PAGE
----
Decade of Change, the Journey So Far
JUNE 2008 -
This month marks my 10-year anniversary as executive director of
the New York State Society of CPAs. The journey has been interesting.
that time, the NYSSCPA has found a voice on the national stage,
commenting on issues like diversity, mobility, and the need for
CPAs to return to the profession’s core values. It is as
clear to members as it is to me that the public views CPAs as
the guardians of the financial integrity of the businesses in
which they invest and the schools their tax dollars support. With
that trust in mind, we have fought hard against any plan that
would muddy the clarity of the profession’s mission. Living
up to our New York pedigree, that determination has often found
us alone when standing firm on issues.
when the AICPA proposed implementing a new credential for the
international community, we conducted a survey of our membership
to gauge their leanings on this landscape-changing issue. The
AICPA is important to our membership, and we wanted to be sure
we were representing the interests of the profession as viewed
through the eyes of New Yorkers.
membership firmly rejected the notion of a global credential,
and we led the opposition to the proposal. We spoke up, often
alone, to show that our members saw it as a competing credential
that might denigrate the prestige of the CPA license. We informed
other states of the many reasons we saw to oppose the credential,
and other states listened to our views. Ultimately, the idea of
a global credential was abandoned.
journey, we have consistently fought for legislation in New York
State to better the CPA profession. For 10 years, we have fought
to update the antiquated laws that govern CPAs in New York. Last
year, we were only a few details away from a comprehensive proposal.
This year, we anticipate that the essential elements of last year’s
draft bill will be introduced in both houses of the legislature,
at the request of the State Education Department and with support
from the New York State Board of Accountancy and the Society.
the accounting profession to individuals of all backgrounds has
also been on our agenda during the last 10 years. In 2000, the
NYSSCPA identified the need to increase the recruitment of minority
groups historically underrepresented in the profession, and suggested
the statewide expansion of our Career Opportunities in the Accounting
Profession (COAP) program. This five-day summer program, now in
its 20th year, consists of 10 programs held at college campuses
across the state, with 375 students participating each year. The
program has been hailed as a model that could be extended to other
professions throughout the state.
10 years have seen NYSSCPA committees become more focused, promoting
positions important to the accounting profession as a whole. The
Quality Enhancement Policy Committee (QEPC) recently completed
a whitepaper on pre-certification education in anticipation of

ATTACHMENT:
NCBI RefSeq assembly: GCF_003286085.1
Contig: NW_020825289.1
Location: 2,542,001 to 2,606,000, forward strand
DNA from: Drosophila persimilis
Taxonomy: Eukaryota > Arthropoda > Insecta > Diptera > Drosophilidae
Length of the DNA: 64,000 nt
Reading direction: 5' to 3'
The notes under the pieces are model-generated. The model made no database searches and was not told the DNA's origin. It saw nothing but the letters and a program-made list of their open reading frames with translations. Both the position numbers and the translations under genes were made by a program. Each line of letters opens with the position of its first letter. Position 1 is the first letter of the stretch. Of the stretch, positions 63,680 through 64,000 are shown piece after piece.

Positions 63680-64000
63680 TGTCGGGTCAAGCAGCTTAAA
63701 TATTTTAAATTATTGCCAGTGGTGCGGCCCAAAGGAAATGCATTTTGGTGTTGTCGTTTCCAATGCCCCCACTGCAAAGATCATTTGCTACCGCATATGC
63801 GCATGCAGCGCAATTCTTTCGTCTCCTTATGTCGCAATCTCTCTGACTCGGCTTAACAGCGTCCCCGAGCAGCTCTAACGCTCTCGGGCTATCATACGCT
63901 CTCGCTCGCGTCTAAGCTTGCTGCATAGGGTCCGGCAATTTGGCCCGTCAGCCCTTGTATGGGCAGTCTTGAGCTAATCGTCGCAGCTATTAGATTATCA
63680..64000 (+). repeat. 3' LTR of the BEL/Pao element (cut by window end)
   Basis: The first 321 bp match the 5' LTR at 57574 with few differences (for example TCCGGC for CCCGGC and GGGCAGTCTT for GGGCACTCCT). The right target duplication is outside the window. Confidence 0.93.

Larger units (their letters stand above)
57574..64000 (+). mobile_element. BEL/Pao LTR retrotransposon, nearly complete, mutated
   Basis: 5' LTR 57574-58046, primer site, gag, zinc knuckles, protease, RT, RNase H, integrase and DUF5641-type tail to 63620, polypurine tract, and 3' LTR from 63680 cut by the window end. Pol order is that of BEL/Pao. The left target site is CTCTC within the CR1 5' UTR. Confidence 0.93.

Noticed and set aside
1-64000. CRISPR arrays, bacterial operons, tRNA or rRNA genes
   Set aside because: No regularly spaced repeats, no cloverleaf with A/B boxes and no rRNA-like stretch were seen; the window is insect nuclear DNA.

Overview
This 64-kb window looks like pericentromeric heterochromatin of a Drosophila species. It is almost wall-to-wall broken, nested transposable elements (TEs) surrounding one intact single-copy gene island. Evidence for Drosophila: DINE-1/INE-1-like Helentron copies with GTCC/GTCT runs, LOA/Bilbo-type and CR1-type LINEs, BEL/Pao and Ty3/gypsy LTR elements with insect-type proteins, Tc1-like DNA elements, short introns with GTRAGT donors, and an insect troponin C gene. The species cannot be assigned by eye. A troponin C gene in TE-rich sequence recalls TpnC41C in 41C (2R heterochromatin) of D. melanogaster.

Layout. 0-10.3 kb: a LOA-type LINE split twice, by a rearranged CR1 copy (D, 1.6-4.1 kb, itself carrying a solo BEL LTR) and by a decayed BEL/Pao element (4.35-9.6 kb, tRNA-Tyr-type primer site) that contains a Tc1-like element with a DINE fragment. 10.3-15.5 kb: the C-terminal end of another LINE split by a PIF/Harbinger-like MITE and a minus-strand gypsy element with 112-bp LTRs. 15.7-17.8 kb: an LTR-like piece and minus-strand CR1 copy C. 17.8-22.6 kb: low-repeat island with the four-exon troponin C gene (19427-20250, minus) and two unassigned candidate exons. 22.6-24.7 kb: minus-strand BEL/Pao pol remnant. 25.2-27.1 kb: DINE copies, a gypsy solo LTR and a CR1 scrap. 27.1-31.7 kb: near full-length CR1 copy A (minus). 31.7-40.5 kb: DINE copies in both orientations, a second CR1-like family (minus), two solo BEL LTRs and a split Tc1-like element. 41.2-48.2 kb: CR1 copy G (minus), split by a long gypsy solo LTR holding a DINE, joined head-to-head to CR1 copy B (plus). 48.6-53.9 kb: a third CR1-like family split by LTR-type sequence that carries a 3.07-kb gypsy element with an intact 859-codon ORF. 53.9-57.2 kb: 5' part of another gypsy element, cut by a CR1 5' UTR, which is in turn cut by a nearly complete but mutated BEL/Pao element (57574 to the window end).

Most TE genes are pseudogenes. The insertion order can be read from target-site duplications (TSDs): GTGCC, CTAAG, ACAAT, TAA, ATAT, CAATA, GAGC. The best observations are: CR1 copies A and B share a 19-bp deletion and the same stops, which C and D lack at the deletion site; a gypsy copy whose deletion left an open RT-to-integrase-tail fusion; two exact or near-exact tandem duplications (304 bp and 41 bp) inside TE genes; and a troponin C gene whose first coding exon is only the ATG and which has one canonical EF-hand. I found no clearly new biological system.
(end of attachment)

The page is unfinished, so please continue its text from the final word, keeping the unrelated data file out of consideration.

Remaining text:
New York State’s move in August 2009 from 120 hours to a
150-hour education requirement to sit for the CPA exam. The paper
calls for the additional 30 hours to be used for the development
of critical thinking skills through completion of a graduate degree—to
date, a point of view unique to New York.
has become home to a number of information vehicles regarding
the practice of accountancy for its members and the general public.
First, NYSSCPA.org ranks as the most popular of all 50 state CPA
societies’ websites. The Society’s biweekly newspaper,
The Trusted Professional, offers up-to-date news on legislative,
regulatory, and administrative developments, as well as coverage
of Society news, services, and events. Accounting professionals
who want more frequent updates on news and information regarding
the profession can subscribe to the weekly NYSSCPA.org e-zine,
which currently reaches 5,700 accounting professionals. The
CPA Journal, the oldest technical journal published by a
state CPA society, remains the best provider of in-depth analysis
of accounting issues, offering insight that cannot be found anywhere
a dialogue that focuses on raising the bar, the press has come
to respect our objective and honest perspective, and we have become
a respected source to state and national media. The Society has
become a thought leader, commenting on major issues during times
of public scrutiny brought forth by scandals like Enron and the
Long Island school district audits. Our mission has been to present
the facts and to work toward solutions through regulation and
legislation that holds all CPAs to a standard that best protects
the public interest.
years, NYSSCPA membership has remained stable, a feat unheard
of in this turnover-happy climate. Our staff is one of the most
racially diverse of any organization of its size at any level.
Additionally, during our time together, the Board of Directors
has taken control of the strategic plan, setting goals that align
with our budget. In 2000, the NYSSCPA created six new chapters.
A total of 16 chapters across the state now offer all New York
CPAs opportunities to network, socialize, and address issues facing
their firms and businesses.
When I arrived
here in 1998, I put a plaque on my desk that says “It’s
the Membership, Stupid.” The message is clear: Those who
work for a member-driven organization are entrusted with one thing—the
interests of its members. Working hand in hand, we have given
the Society a voice, and it has become a leader in the profession.
With your continued help, insight, and interest, we will continue
to do so.
Executive Director, NYSSCPA
Publisher, The CPA Journal